The prevailing explanation for the widely observed phenomenon that male individuals are larger than female conspecifics is that sexual selection selects for larger males. Karubian and Swaddle (2001) looked at a clade of Cardueline finches and found that it is often (approximately 50% of the time) due to a selective drive for decreased female size rather than increased male size that causes this sexual dimorphism to come about. This could be due to natural or sexual selection, or both. They suggest that any study looking at the selective forces driving sexual dimorphism "be tested on a case-by-case basis using a phylogenetic approach."

Sexual selection does not just occur on the external phenotypic features of birds, it can also arise post-insemination with sperm from several males competing to fertilise a single egg (Pizzari, 2007). Sexually selected sperm adaptations include "relatively large testes, large sperm stores and long spermatozoa, mate guarding and frequent pair copulations" (Birkhead, 1998), this study also finds that the most significant factor is the time of copulation - the male that deposits its sperm closest to the onset of oviposition. Sperm competition adds a further level of selection to reproduction, ensuring the offspring are of the highest genetic quality. Even after oviposition there are still sexually selected signals being given off, Soler et al. (2008) found that the colour of the egg in spotless starlings (Sturnus unicolor) was an indicator of the health of the female that laid the egg. When the researchers removed vital wing feathers from a female the intensity of the blue-green colouration on eggs she lay decreased; then they tried using artificial eggs with high blue-green colour intensities, this caused the paternal male to increase his feeding efforts significantly. This evidence supports the prediction that egg colour is an important sexually selected attribute.

Colour is a typical phenotypic quality looked at while studying sexual selection in birds, particularly in birds of paradise, which often have bright plumages to attract mates. However it is not often that simple, many bird species are able to see in the ultraviolet waveband (300-400nm) to which humans are blind to. Hunt et al. (1997) looked at the hypothesis that ultraviolet cues are used in avian mate-choice decisions, they found that ultraviolet signals played an important role in mate choice. When female zebra finches (Taeniopygia guttata) viewed a group of males, some wearing UV bands and some not, through a filter that allowed ultraviolet light through they tended to prefer those wearing the UV bands. When the filter was changed to block ultraviolet light there was no such preference. This was supported by another study by Bennett et al. (1996). This shows that some significant sexual signals may not be visible to us as humans. It also highlights the importance of careful experimental design, and meticulous research on observed animals.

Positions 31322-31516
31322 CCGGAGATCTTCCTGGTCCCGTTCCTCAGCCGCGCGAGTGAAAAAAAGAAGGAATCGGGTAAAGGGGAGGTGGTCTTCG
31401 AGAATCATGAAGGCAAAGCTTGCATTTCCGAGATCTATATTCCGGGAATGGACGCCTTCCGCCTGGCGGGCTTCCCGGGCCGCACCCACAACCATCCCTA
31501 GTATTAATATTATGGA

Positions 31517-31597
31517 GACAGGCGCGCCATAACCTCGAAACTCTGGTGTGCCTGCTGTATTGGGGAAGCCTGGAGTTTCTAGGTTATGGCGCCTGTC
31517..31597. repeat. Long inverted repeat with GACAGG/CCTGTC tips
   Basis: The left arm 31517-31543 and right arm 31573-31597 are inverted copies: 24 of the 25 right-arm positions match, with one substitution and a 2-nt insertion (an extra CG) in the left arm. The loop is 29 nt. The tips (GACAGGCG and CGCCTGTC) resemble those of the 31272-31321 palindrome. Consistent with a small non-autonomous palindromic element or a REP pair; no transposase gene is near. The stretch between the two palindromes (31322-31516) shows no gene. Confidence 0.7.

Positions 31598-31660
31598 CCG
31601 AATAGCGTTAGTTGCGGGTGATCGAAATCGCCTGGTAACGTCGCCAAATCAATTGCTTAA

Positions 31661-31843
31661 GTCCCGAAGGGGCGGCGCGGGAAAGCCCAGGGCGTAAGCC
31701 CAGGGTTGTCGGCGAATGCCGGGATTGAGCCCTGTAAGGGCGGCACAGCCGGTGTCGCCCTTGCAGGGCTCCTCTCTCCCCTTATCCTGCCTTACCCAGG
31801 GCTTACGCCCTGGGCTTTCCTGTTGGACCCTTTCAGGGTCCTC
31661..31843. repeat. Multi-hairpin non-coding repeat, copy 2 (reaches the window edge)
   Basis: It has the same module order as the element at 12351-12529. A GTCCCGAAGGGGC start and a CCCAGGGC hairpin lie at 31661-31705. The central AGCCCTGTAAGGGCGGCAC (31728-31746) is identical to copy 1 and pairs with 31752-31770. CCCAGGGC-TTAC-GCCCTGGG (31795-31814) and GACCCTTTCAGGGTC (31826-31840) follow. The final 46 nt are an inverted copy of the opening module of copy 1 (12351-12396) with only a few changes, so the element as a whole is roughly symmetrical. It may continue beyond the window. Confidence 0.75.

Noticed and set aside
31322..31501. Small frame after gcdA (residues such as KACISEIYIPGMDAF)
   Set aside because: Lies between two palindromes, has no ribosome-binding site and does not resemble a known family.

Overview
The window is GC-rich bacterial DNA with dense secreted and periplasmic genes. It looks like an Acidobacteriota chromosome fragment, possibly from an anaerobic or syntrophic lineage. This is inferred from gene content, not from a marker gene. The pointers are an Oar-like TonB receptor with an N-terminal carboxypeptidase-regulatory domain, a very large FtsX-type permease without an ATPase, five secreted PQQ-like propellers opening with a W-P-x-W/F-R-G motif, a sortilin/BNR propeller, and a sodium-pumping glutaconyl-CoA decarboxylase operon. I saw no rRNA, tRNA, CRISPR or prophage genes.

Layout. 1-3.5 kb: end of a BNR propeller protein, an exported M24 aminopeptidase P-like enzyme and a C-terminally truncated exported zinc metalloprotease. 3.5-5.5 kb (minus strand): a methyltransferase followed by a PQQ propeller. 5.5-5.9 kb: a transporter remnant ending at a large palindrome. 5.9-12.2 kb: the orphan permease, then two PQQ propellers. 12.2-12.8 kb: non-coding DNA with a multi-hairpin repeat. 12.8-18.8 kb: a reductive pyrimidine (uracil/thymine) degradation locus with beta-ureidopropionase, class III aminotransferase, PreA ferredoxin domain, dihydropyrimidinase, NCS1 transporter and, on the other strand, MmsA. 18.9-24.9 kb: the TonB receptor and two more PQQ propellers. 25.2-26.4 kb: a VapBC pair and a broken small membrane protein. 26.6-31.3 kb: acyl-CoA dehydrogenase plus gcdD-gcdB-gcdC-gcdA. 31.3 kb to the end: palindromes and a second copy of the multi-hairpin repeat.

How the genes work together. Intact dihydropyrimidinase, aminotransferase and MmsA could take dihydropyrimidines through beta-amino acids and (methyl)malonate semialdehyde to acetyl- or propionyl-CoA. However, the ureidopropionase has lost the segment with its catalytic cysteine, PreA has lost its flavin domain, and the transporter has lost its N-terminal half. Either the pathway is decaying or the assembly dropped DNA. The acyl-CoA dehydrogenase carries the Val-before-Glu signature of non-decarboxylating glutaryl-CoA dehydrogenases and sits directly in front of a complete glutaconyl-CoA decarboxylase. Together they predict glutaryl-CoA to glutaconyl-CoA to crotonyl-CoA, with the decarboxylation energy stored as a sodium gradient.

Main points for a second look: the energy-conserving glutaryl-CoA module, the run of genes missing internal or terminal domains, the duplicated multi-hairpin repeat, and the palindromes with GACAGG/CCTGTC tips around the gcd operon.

There are some mechanisms of sexual selection that are slightly more abstract, Andersson (1996) suggested processes such as endurance rivalry, whereby a male is able to remain reproductively active for longer than other competing males. Other mechanisms include coercion (Clutton-Brock & Parker, 1995; Smuts & Smuts, 1993), which makes use of the same traits as male conflict contests (threatening behaviour, larger size, agility, better morphological 'weapons') to force copulation. Pradhan & Van Schaik (2009) found that females attempt to avoid coercive males in order to maximise fitness by relying on other male viability factors such as health and ornaments, this is because coercive males may not always be the most viable. In some species infanticide is even used as a method of sexual selection, killing off the offspring of competing males in order to increase one's own fitness (Andersson, 1996).

It is widely accepted that females use male ornamentation as a means of assessing a potential partner's fitness benefit to her offspring (Zahavi, 1975; Andersson 1996); however there is also evidence that concludes that females look for genetic diversity in their partners. There are certain benefits in having a partner that is genetically dissimilar, chances of beneficial mutations are higher and hence fitness could increase. The paradox of using absolute criteria (ornamentation) against relative criteria like genetic diversity is studied by Mays & Hill (2004); they found that there is evidence for mate choice based on genetic similarity in a restricted number of species, but recommend more research is needed in this field.

To conclude, it is evident that sexual selection plays a significant role in the evolution of many avian species. Birds are part of the class Aves which is an intensely studied group in regard to sexual selection; this is, in part, due to the large amount of sexual dimorphism that can be found typically in avian species. Research in this field has yet to find a universal theory or explanation concerning sexual selection in birds, and it is doubtful one will ever be found; the interactions between individuals participating in mate-choice decisions are far too complex to be described in simple terms, especially when allowing for discreet signals such as pheromones and ultraviolet colouration cues. All the theories and models discussed thus far must be taken into account when looking into this area.